Tag Archive for salt

Reduced Salt And Food Labels

Salt Cuts – Read the Label

Salt increases blood pressure in 30 percent of the population that does not have high blood pressure. Salt does not increase blood pressure readings in 70 percent of the population that does not already have high blood pressure.

Data suggest that less-well-educated groups, and blacks, are more likely to have high blood pressure than are other groups. This may be related to the higher incidence of obesity, and the lower incidence of balanced diets, in the high-blood-pressure groups.

Government want to control everyone’s salt intake because the groups most at risk are also the groups least likely to take the advice to manage their high blood pressure by cutting down on salt.

There is a difference between wanting to provide information about salt content on menus or controlling salt in packaged foods, verses “control everyone’s salt intake”.

You are always free to tip the salt shaker as heavily as you want. Don’t complain about the nanny state if you can’t even be bothered to season your food to taste.

Cutting Down Salt in Food – shhh – What about sugar?

Food producers are taking a new tack in their long-running effort to sell products with less salt. Instead of offering foods labeled as low salt that few people eat, they are gradually reducing the salt from some of their most popular menu items – but not making a point of it on the lable. Source Wall Street Journal.

This is finally a good step in the right direction and none too soon.

Why not taper the salt content to zero? We’re past the days when it was needed as a preservative. If someone wants the stuff, they can always add it.

This is a great idea. By a slow reduction in salt content people will adjust to it without cutting back on purchases of the product. That will allow producers to make further cuts in salt content until we reach a more healthful level. Unfortunatley restaurants will need to make reductions as well.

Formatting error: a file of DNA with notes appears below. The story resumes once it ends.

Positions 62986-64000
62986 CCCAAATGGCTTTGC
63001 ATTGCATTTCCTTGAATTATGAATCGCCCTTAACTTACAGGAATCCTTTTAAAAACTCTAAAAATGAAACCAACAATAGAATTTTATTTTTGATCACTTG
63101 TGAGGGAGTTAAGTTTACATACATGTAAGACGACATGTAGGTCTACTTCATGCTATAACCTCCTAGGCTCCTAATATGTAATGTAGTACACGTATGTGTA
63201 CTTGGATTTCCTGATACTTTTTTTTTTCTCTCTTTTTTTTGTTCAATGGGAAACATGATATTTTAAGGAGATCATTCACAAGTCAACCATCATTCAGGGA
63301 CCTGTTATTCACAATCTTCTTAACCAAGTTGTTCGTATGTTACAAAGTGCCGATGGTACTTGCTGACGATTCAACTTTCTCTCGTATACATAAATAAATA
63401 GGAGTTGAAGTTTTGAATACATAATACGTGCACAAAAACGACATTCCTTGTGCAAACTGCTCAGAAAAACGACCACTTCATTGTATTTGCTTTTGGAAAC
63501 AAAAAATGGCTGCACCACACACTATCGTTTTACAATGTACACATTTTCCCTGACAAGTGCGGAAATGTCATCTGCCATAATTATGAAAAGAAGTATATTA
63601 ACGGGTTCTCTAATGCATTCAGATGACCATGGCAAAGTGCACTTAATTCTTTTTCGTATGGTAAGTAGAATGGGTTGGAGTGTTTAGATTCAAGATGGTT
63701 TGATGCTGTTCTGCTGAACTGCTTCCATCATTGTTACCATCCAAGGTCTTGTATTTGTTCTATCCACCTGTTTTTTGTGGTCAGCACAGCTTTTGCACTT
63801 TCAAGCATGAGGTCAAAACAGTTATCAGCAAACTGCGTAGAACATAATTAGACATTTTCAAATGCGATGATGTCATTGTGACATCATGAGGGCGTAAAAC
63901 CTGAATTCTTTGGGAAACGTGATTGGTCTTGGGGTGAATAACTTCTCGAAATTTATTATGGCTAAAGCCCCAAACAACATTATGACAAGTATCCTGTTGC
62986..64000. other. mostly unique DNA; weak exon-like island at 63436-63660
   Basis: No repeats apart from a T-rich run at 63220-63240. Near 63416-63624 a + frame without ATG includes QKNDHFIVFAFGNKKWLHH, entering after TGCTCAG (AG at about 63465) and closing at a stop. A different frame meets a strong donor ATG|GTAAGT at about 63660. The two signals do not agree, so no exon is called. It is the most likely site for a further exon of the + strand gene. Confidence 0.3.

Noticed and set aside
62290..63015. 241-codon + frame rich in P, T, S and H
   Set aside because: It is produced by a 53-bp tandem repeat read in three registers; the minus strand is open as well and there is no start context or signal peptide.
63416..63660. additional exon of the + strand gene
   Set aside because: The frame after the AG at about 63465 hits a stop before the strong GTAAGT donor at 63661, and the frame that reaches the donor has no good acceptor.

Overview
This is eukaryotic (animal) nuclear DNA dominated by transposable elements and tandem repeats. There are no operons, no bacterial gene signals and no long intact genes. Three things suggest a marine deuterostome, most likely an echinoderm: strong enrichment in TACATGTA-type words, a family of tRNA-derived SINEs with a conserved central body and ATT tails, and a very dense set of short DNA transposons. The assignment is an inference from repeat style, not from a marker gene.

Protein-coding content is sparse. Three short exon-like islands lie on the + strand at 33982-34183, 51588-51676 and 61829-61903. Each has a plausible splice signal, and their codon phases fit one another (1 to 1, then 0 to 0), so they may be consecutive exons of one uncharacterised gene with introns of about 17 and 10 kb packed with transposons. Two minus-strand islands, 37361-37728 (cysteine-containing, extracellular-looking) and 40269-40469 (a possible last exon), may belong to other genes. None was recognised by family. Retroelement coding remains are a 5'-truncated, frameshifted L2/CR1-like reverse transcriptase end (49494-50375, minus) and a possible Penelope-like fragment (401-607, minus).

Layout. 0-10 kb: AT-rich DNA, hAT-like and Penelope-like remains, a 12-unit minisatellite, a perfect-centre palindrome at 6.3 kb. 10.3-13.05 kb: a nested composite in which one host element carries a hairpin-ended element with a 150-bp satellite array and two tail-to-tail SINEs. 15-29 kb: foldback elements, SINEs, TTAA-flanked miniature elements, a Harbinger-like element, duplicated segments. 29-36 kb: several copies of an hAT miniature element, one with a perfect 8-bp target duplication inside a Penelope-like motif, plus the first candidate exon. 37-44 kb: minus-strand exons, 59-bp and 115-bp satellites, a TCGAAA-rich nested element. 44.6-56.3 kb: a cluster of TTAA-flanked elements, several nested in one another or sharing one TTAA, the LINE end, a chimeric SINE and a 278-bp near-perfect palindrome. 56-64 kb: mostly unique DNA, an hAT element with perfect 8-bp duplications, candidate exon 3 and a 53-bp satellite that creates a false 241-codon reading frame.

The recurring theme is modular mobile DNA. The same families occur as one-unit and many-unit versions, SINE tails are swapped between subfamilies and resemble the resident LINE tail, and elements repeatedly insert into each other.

The elimination of salt in most prepared food products would be a welcome development. I note with interest that so called chefs on cooking shows seem to use entirely too much salt in preparing their dishes. I have cooked salt free for my entire adult life and find my food as flavorable as any other food preparations. Salt is far from the only effective seasoning. The use of proper herbs and other non-salt spices can provide a tasty and enjoyable
palate.

But what about the sugar?

It matters not to me how much salt is removed from prepared foods. They can remove all of it as far as I’m concerned. I can always replace it, and then some, at home. But I can’t remove the sugar that food manufacturers add to foods that normally would not require sugar at all. That is, I don’t know of any recipes that call for putting sugar in tomato soup. But Campbell’s sure adds it. And so do almost every other soup and prepared food manufacturers. And it can’t be removed when you bring it home. I’m much more concerned about the arbitrary addition of sugar and other sweeteners to prepared food. And not only healthwise. It just ruins the taste of otherwise reasonably good food.